Caregiver Burden Varies by Sensory Subtypes and Sensory Dimension Scores of Children with Autism

  • Brittany N. Hand
  • Alison E. Lane
  • Paul De Boeck
  • D. Michele Basso
  • Deborah S. Nichols-Larsen
  • Amy R. Darragh
S.I. : Parenting Children with ASD


Understanding characteristics associated with burden in caregivers of children with autism spectrum disorder (ASD) is critical due to negative health consequences. We explored the association between child sensory subtype, sensory dimension scores, and caregiver burden. A national survey of caregivers of children with ASD aged 5–13 years was conducted (n = 367). The relationship between variables of interest and indicators of caregiver burden, including health-related quality of life (HRQOL) and caregiver strain, was examined with canonical correlation analyses. Caregiver strain was, but caregiver HRQOL was not, significantly associated with child sensory subtype and sensory dimension scores. Caregiver age, child age, and household income were also associated with caregiver strain. Potential explanatory mechanisms for these findings, derived from published qualitative studies, are discussed.


Pediatrics Autism Caregiver burden Caregiver strain Sensory processing Sensory subtypes 



This work was funded by the M. Rosita Schiller Research Award and Alumni Grant for Graduate Research and Scholarship from The Ohio State University. Additionally, support was received from the Center for Clinical and Translational Science at The Ohio State University and the Interactive Autism Network.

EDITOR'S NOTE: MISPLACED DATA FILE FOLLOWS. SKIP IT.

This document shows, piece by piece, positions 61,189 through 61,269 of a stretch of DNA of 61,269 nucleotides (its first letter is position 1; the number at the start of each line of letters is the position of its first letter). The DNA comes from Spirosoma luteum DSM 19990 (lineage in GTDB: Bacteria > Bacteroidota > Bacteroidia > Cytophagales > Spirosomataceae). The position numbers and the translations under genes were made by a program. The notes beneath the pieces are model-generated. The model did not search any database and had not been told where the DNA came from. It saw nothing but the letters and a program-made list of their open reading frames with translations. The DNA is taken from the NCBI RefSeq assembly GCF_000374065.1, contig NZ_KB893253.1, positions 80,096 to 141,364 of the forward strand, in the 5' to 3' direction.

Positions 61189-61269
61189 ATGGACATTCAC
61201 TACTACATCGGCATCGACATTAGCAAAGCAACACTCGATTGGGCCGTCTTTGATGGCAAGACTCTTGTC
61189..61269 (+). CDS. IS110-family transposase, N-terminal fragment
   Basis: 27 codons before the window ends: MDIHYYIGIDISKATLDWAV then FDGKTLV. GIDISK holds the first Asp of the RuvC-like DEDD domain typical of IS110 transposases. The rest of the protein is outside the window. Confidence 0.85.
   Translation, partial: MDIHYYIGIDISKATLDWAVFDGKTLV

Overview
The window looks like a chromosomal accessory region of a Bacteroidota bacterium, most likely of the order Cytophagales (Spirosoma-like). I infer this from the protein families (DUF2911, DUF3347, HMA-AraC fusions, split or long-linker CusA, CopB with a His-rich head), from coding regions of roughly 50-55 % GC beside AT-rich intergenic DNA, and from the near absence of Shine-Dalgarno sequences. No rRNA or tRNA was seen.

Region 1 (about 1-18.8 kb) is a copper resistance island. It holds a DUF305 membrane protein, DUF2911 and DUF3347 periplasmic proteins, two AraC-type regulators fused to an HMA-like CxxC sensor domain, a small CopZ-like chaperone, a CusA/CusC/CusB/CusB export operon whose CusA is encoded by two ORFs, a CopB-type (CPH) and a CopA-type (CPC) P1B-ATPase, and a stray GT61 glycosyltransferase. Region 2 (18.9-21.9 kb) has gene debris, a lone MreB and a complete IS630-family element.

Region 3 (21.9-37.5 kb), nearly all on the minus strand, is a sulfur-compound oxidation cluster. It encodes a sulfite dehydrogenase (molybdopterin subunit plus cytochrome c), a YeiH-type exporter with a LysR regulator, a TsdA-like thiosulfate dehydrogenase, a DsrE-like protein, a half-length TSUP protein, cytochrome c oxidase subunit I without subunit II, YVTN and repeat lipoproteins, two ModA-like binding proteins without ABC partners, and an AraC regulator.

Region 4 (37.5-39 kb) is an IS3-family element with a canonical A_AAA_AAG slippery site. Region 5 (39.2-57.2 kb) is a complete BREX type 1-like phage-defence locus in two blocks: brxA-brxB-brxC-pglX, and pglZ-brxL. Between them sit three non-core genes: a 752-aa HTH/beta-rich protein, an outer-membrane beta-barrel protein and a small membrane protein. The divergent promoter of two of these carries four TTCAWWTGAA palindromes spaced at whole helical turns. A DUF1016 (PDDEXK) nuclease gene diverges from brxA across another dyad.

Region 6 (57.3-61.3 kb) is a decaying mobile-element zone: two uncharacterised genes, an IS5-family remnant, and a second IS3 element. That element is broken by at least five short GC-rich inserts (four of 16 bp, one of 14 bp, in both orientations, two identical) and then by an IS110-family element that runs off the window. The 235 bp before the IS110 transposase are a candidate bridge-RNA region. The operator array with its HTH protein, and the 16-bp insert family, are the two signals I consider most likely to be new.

Author Contributions

BH participated in study design, conducted statistical analyses, and drafted the manuscript; AL participated in study design, results interpretation, and manuscript revisions; PDB oversaw statistical analyses and participated in manuscript revisions; DMB participated in study design and manuscript revisions; DNL participated in study design and manuscript revisions; AD oversaw study design and participated in manuscript revisions. All authors read and approved the final manuscript.

Compliance with Ethical Standards

Ethical Approval

All procedures performed in studies involving human participants were in accordance with the ethical standards of the institutional and/or national research committee and with the 1964 Helsinki declaration and its later amendments or comparable ethical standards.

Conflict of interest

The authors declared that they have no conflict of interest.

Informed Consent

Informed consent was obtained from all individual participants included in the study.

Supplementary material

10803_2017_3348_MOESM1_ESM.docx (79 kb)
Supplementary material 1 (DOCX 78 KB)
10803_2017_3348_MOESM2_ESM.docx (63 kb)
Supplementary material 2 (DOCX 62 KB)


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Copyright information

© Springer Science+Business Media, LLC 2017

Authors and Affiliations

  1. 1.College of Health ProfessionsMedical University of South CarolinaCharlestonUSA
  2. 2.Priority Research Centre Grow Up Well®The University of NewcastleNewcastleAustralia
  3. 3.Department of PsychologyThe Ohio State UniversityColumbusUSA
  4. 4.School of Health and Rehabilitation SciencesThe Ohio State UniversityColumbusUSA

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